Yahoo officially pulls out of China after new data protection law comes into effect
Yahoo has pulled out of China on the day the country’s Personal Information Protection Law (PIPL) went into effect.
Yahoo entered China in 1999 where it offered email, search directory services and translations of news articles
The PIPL, China’s version of GDPR, lays out a comprehensive set of rules for how businesses should collect, use, process, share and transfer personal information in China and came into effect on November 1, 2021.
Before the introduction of PIPL, consumers in China were not presented with a CPRA or GDPR selector for their marketing preferences. At the same time, PIPL also allows Beijing to tighten control on how the country’s big tech uses data and curtail how private data is moved overseas.
“In recognition of the increasingly challenging business and legal environment in China, Yahoo’s suite of services will no longer be accessible from mainland China as of November 1,” a Yahoo spokesman said.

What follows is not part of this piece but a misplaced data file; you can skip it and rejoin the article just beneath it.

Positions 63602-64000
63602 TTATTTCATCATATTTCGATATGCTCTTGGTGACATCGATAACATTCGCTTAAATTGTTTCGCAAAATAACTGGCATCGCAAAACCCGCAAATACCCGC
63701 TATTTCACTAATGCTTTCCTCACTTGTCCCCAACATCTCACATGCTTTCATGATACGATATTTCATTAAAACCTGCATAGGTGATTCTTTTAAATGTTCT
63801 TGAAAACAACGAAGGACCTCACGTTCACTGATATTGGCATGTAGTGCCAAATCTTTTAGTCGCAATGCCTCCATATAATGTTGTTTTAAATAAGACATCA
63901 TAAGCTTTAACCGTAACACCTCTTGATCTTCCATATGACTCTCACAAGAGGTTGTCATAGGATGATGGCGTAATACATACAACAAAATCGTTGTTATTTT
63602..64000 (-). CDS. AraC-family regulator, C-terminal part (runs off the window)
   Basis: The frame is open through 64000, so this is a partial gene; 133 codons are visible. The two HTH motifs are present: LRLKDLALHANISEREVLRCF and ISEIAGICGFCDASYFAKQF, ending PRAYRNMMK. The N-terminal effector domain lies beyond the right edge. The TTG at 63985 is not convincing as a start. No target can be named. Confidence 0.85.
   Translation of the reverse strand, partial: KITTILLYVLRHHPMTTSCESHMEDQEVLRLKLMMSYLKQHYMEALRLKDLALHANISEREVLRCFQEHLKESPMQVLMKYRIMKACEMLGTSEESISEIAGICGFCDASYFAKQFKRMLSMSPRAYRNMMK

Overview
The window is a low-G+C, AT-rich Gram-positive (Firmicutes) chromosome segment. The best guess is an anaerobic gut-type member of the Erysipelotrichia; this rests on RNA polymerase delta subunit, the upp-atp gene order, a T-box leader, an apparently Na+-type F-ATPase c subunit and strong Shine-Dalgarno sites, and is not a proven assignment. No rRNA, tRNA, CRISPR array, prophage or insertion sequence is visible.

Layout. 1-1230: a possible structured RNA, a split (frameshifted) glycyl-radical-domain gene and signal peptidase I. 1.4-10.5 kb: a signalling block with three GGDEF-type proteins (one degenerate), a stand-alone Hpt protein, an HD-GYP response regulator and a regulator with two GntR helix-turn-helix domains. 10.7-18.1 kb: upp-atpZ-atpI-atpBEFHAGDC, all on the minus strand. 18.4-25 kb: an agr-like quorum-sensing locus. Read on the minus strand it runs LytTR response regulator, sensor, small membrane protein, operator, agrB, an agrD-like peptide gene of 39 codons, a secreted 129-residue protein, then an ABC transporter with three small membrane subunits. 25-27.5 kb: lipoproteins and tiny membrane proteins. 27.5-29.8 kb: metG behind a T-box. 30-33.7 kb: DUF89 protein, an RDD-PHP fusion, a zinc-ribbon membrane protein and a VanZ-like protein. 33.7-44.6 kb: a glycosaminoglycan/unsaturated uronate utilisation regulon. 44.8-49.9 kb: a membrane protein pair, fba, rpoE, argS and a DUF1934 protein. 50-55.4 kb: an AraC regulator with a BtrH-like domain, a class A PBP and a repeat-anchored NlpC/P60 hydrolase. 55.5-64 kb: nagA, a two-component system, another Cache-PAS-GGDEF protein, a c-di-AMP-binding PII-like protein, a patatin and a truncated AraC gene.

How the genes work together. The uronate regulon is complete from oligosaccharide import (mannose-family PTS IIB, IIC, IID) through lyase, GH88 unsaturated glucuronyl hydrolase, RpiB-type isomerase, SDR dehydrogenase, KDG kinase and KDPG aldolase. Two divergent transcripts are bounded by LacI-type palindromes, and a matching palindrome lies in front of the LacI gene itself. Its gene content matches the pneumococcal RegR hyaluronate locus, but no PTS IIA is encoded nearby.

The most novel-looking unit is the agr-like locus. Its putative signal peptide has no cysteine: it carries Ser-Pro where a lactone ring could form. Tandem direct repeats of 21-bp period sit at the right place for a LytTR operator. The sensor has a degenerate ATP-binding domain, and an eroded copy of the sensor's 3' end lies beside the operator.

Yahoo entered China in 1999 where it offered email, search directory services and translations of news articles. The company’s Chinese operations have been run by e-commerce giant Alibaba since 2005 before Alibaba shut the platform down in 2013.
According to The Wall Street Journal, Yahoo also closed its Beijing research and development center in 2015, laying off between 200 and 300 staff.
Yahoo joins business networking platform LinkedIn as the second American company to leave China.
LinkedIn said it would replace its Chinese service, which restricts some content to comply with local government demands, with a job-board service lacking social-media features, such as the ability to share opinions and news stories.
“We decided after facing a significantly more challenging operating environment and greater compliance requirements in China. We have not found the same level of success in the more social aspects of sharing and staying informed,” it said.
Just last month, Yahoo was sold Apollo Global Management for $5bn, with previous owner Verizon retaining a 10% stake in the business.